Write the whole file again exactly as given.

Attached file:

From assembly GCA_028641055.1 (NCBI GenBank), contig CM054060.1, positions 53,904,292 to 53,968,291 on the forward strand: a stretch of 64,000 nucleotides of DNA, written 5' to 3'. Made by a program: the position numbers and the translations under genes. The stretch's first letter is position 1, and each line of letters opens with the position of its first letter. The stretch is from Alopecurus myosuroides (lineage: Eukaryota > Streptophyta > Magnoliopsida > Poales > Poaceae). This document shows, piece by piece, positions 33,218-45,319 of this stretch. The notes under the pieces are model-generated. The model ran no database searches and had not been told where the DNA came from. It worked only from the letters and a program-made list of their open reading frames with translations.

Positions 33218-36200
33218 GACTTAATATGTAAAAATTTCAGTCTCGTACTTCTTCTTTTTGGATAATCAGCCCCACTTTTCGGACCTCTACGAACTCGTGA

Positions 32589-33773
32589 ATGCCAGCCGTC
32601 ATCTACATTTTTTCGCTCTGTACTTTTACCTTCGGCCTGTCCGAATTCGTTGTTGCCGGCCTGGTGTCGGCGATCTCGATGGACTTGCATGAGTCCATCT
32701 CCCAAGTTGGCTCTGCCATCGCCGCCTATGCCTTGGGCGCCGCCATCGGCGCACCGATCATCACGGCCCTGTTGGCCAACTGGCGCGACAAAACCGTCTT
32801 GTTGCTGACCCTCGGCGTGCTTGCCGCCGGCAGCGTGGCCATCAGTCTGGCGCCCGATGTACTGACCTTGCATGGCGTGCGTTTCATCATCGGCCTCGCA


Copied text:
From assembly GCA_028641055.1 (NCBI GenBank), contig CM054060.1, positions 53,904,292 to 53,968,291 on the forward strand: a stretch of 64,000 nucleotides of DNA, written 5' to 3'. Made by a program: the position numbers and the translations under genes. The stretch's first letter is position 1, and each line of letters opens with the position of its first letter. The stretch is from Alopecurus myosuroides (lineage: Eukaryota > Streptophyta > Magnoliopsida > Poales > Poaceae). This document shows, piece by piece, positions 33,218-45,319 of this stretch. The notes under the pieces are model-generated. The model ran no database searches and had not been told where the DNA came from. It worked only from the letters and a program-made list of their open reading frames with translations.

Positions 33218-36200
33218 GACTTAATATGTAAAAATTTCAGTCTCGTACTTCTTCTTTTTGGATAATCAGCCCCACTTTTCGGACCTCTACGAACTCGTGA

Positions 32589-33773
32589 ATGCCAGCCGTC
32601 ATCTACATTTTTTCGCTCTGTACTTTTACCTTCGGCCTGTCCGAATTCGTTGTTGCCGGCCTGGTGTCGGCGATCTCGATGGACTTGCATGAGTCCATCT
32701 CCCAAGTTGGCTCTGCCATCGCCGCCTATGCCTTGGGCGCCGCCATCGGCGCACCGATCATCACGGCCCTGTTGGCCAACTGGCGCGACAAAACCGTCTT
32801 GTTGCTGACCCTCGGCGTGCTTGCCGCCGGCAGCGTGGCCATCAGTCTGGCGCCCGATGTACTGACCTTGCATGGCGTGCGTTTCATCATCGGCCTCGCA